When I first fell in love with the Beatles, I was all about Paul.  He was the best-looking member, as confirmed by my older sister, and the one with the prettiest voice, as confirmed by Dad.  What early teen doesn't wish above all things to be beautiful?  But as I learned more about the Beatles story, particularly the break-up, my feelings toward Paul soured.  I also never cared much for his solo work.  While none of the ex-Beatles quite lived up to their own impossible standards after the split (nope, not even John), Paul's offerings especially tended toward the nauseatingly saccharine.

However, there is no denying McCartney's one supreme musical gift: melody.  Without a doubt, he is the world's greatest living melodic composer and he has to be on a very short list with guys like Mozart, Beethoven and Rossini for the all-time crown.  While his lyrics are frequently atrocious - "Live and Let Die," anyone? - his capacity for creating heart-rending tunes is astonishing: "Here, There and Everywhere," "Yesterday," "Let It Be," "My Love," "Blackbird," "Hey Jude" and seemingly on forever.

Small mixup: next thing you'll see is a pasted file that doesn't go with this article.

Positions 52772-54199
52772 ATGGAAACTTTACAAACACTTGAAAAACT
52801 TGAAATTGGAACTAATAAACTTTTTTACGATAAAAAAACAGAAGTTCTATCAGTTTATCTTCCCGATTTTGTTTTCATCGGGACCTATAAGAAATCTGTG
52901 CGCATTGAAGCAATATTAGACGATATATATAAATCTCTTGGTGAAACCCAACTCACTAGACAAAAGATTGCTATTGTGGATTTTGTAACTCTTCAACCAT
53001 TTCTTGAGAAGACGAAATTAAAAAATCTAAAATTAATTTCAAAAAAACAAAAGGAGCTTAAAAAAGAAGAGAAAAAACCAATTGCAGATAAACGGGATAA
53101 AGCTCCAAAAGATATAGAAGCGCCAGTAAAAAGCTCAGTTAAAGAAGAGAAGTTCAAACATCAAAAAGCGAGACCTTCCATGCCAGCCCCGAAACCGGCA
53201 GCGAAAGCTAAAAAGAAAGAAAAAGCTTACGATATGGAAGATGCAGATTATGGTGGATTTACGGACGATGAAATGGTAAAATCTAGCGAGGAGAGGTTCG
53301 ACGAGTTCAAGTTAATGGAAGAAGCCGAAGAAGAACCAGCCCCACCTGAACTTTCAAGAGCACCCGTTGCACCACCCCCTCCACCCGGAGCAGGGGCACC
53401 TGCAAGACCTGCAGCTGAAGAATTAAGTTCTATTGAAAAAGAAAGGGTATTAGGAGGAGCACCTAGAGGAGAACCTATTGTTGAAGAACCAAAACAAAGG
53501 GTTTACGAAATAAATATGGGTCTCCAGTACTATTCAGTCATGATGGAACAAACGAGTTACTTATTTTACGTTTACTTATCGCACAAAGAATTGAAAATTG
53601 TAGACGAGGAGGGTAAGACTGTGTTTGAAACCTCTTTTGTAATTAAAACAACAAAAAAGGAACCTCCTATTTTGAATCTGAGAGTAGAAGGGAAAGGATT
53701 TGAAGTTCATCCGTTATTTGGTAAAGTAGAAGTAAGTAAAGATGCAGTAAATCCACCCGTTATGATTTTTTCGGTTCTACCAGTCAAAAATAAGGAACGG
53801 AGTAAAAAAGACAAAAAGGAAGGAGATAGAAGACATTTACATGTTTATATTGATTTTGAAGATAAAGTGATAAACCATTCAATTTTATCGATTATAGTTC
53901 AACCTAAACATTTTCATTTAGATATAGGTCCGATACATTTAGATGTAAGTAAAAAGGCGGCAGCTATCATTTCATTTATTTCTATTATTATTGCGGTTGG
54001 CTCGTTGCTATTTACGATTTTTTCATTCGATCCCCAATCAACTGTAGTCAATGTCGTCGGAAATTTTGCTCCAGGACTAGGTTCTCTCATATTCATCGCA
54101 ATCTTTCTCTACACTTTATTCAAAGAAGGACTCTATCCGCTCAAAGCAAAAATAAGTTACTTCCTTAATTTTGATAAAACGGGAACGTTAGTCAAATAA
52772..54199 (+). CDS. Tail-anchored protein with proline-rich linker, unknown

April 17, 1970 is a date of enormous significance in rock music history.  With his first solo album, Paul sent a clear message to the adoring public: the Beatles were finished.  Both John and George had already released solo work while the band was still a going concern but Paul had long been the one working hardest to hold the group together.  Mind you, it was his own control-freak tendencies that drove the others away.  Even so, if Paul was giving up, the Beatles were done.

The album is deeply personal and intimate.  McCartney is the only performer, recording and dubbing all of the tracks himself.  None of the work is exactly Beatles-worthy, with one glaring exception.  "Maybe I'm Amazed" is, in my humble opinion, the last truly great song he ever wrote.  Humility in the face of love - there's that theme again.  The melody is vintage Paul as are the chromatic piano runs.  Incredibly, the studio version was never released as a single.

Tuesday, May 8, 2018

Squid Mixes: Rum Screwdriver

A rum screwdriver is simple enough: dark rum and orange juice.  My recipe came from The New York Bartender's Guide.  Once again, ingredient management becomes an important aspect of this hobby.  As my wife bought OJ for last week's drink, I had to use the rest quickly (with some welcome help from juice-loving daughter).

The rum did a nice job shining through again this week.  Perhaps it's the rum I'm using, nothing special but effective: